C'mon AMC, get your act together. I have seen HD channels show non-HD, 4:3 content with vertical letterboxing. This may seem like a waste of space, but for movie fans the letterbox is the way that you are used to watching a movie on TV. In properly formatted HD seen at 16:9, movies are often still letterboxed because they are typically shot in either 1.85:1 or 2.35:1, both of which are wider than 16:9. But AMC prefers to punt and give the viewer a distorted image so they feel like they are getting their money's worth and not "wasting" any real estate on their fancy HD TV.

But they aren't getting their money's worth--they are actually just getting a crappier image. If viewers want to do something stupid like stretch out a 4:3 image to a 16:9 ratio, they can set their TV to do that. But the rest of us should just be given the image in the correct ratio so that we can enjoy it as it was meant to be seen.

4 comments:

Bill said...
This comment has been removed by the author.
Bill said...

OK. Trying again, since Blogger wouldn't let me edit my first post. A couple of things:

First, I believe "vertical letterboxing" is actually called pillar boxing, since you have pillars on the sides of the screen.

Second, your post kind of makes me a little happy. I still have my 12-year-old 32-inch SDTV, and I'm not ready to give it up. I'm becoming more and more frustrated, however, with the networks. CBS, ABC, and the CW refuse to letterbox, while NBC and Fox do (Thanks, guys), while PBS sometimes does and sometimes doesn't.

More and more, I'm seeing content shown 4:3 that was clearly shot 16:9. Why do I know? Because at various times, information gets cut out of the side of the screen. Usually, it's words or graphics that get cut. The people who made the shows are supposed to ensure that they are "center cut safe," meaning that the center can be cut out of the 16:9 image without a loss in necessary information. Increasingly, however, that isn't the case. Cinematographers seem to be shooting 16:9 and ignoring the center of the image, so we lose information. This wouldn't be a problem if all of the networks would simply run their shows letterboxed so we could all see the whole image, but they won't.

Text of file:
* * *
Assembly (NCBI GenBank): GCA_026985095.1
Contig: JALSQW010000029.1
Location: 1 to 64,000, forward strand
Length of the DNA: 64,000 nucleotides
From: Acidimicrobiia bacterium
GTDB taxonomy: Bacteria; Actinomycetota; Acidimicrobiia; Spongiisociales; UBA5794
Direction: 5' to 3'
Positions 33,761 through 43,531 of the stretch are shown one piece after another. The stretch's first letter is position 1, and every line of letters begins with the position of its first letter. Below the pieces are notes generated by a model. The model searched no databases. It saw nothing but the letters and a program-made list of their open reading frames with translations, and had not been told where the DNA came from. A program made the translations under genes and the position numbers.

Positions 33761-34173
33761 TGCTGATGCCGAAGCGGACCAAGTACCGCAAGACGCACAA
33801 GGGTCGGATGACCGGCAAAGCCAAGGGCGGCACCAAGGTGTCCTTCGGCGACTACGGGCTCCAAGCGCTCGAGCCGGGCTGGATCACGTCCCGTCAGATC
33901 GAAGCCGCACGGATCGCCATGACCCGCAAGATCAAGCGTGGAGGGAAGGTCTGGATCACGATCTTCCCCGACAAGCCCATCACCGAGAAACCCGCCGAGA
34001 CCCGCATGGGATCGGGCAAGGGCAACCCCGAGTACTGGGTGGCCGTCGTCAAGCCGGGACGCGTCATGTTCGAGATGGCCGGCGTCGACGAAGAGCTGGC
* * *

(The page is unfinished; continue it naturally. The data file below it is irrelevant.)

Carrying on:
Anyway, your post makes me feel like I'm not being singled out, that the networks are generally clueless about a lot of this stuff both in the 4:3 and 16:9 world, and that makes me a little happy.

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Marc said...

It's not just the aspect ratio that's bad with AMCHD. Even if that was not an issue, it's the clarity itself that's horrible. There is so much compression whatever resolution there should be is wiped out. I've seen some movies that looked so bad it should be false advertising to call the channel HD. The regular channel looks clearer. ??????????????????????

And while we're on this topic of HD presentation....what's the deal with HD channels showing movies in 4:3 ratio?